Subject: Re: Old mail (but relevent to SCSI drivers/Jaz/Zip disks?)
To: Colin Wood <email@example.com>
From: David A. Gatwood <firstname.lastname@example.org>
Date: 08/18/1997 18:44:31
On Mon, 18 Aug 1997, Colin Wood wrote:
> David A. Gatwood wrote:
> > hork? Never seen that one before....
> I wish I could say I made it up, but whatever it's origins, 'horked' has
> always sounded like the perfect word to describe the filesystem while I'm
> sitting there watching 'fsck -y' run and the list of munged inode's goes
> scrolling by ;-) It really is a great word, tho. Try using it sometime:
> "My machine was running just fine until the nightly daily script ran and
> _horked_ the machine" or "Every time I try to do a kernel build these
> days, the system _horks_ itself..." See? ;-)
> > > Well, if you're hosed, you're hosed :-( I've to do a complete reinstall I
> > > think twice in the last 2 years. Normally, I keep a copy of my most
> > > recent tar files sitting around just in case things fall apart.
> > Once a week. ;-)
> Ouch! That's painful! I hope you keep anything important backed up.
Well, I almost never have any major damage except to the root filesystem
(the others are small, like 8 or 10 megs each), so I keep my work on
those, backing up between them and syncing a lot to make sure. When the
root fs gets cranky, I nuke it, reinstall, add dt and bash, reboot and I'm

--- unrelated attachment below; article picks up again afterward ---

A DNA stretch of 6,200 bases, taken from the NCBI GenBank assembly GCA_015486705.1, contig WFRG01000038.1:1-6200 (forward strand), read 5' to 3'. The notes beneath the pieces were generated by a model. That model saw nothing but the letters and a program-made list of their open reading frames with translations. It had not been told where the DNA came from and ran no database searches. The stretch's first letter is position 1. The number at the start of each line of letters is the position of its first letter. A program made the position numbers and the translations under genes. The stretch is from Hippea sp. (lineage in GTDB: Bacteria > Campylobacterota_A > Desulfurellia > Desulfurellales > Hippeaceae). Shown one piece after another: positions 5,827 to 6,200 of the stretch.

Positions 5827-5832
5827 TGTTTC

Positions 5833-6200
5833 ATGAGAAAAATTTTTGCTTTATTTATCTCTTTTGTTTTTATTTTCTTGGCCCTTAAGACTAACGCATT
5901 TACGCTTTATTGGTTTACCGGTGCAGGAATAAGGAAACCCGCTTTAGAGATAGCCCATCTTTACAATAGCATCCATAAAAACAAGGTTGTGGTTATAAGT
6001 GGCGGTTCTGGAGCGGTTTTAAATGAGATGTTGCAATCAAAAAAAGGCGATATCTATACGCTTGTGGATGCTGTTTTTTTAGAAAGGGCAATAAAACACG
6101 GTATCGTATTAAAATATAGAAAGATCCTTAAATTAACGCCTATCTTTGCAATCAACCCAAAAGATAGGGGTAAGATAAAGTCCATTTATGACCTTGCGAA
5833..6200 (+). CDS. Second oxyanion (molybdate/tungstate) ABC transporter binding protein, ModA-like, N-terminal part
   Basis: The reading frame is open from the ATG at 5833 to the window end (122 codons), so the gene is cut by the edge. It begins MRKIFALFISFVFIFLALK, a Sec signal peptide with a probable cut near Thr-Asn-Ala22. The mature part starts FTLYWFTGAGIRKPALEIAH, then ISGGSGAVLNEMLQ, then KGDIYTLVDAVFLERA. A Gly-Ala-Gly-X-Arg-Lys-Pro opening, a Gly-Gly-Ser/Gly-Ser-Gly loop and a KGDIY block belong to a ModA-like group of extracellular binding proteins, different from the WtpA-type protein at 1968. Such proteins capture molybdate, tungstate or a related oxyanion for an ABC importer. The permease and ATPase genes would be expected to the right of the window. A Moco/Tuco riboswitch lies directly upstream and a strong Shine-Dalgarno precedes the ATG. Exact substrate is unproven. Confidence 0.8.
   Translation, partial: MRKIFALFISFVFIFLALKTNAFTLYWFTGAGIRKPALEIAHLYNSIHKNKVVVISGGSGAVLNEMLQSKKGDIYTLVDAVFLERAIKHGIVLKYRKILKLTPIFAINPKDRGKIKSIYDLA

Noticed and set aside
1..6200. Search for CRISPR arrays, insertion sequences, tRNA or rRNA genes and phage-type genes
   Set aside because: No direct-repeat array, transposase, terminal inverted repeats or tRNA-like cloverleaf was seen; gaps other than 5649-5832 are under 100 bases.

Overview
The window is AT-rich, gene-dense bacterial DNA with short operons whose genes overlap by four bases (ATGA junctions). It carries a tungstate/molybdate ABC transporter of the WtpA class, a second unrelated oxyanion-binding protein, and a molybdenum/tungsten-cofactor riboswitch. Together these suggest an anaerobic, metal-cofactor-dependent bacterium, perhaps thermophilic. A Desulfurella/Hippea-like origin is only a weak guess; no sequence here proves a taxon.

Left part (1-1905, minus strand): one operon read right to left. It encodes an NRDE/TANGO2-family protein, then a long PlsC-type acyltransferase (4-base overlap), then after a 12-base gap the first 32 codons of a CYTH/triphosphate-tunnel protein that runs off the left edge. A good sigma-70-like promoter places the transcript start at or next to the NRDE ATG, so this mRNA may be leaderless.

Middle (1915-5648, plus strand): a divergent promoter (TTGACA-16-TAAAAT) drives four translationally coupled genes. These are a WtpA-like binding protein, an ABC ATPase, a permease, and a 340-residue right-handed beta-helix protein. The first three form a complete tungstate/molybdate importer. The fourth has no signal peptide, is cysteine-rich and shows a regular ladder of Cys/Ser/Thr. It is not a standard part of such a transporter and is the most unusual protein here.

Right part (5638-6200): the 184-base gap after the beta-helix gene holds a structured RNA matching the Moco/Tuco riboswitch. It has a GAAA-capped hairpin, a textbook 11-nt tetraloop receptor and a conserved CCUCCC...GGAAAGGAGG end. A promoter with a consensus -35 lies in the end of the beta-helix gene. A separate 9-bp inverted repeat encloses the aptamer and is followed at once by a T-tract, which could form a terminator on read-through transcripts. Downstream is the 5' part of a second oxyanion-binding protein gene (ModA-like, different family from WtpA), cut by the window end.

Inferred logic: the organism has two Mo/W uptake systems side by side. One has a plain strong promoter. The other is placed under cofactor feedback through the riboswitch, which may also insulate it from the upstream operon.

back up and running. I should really make a copy of /etc, though....
> initial fsck after mkfs.... And since Apple's MacOS scsi drivers tend
> to be less error-prone than the ones in NetBSD-mac68k, I'd tend to blame
> the SCSI code rather than mkfs, _but_ that's only a guess.
> Probably so. Since Mkfs uses the MacOS SCSI drivers as it's running,
> chances are it's the NetBSD side (or perhaps the drive itself) that's the
> > > > >> In case anyone needs to know, I'm running this on a PB160 w/
> > > 12MB RAM on
> > > > >> an external 800MB Quantum hard disk with additioinal adventures
> > > on an
> > Aha! It's a PB160. Same motherboard (essentially) as the 145, or at
> > least my 145 says PowerBook 145/160 on it.... So it's _not_ just mine....
> > ;-) Sounds like something inherent to the design of that particular model
> > that's not behaving well with either driver.
> I guess I should probably note this in the FAQ next time I try it :-)
In the meantime, I'll try a current sbc and copy down a trace and send it
to Scott and Allen.
> > > > The boot fails right after the [preserving x bytes of netbsd
> > > > symbol table] thing. Right where every kernel fails on the PB160 ;).
> > Try zapping PRAM. That fixes hangs there for some people. Not sure why.
> Hmmm...this too, although I hear that continually doing this is _really_
> bad for the system (I know of at least one system which now has a bad
> motherboard b/c the user zapped PRAM pretty much every time he booted).
That's kind of strange, but nothing would surprise me these days....
-----BEGIN GEEK CODE BLOCK-----
GCS/CC/FA/H/L/MC/M/MU/PA/TW d-@ s:>- a-- C++++>$ UBLAS*++++>$
P+?>$ L+++>$ !E--- W+++>$ N++(+++)>+++$ !o? K-? !w--- !O
M++>$ !V-- PS+>$ !PE- Y+>$ PGP+>$ t+++>$ 5+>++++$ !X- !R tv+>$
b++>$ !DI !D- G++(+++)>$ e>++++ h--! r--- !y-
------END GEEK CODE BLOCK------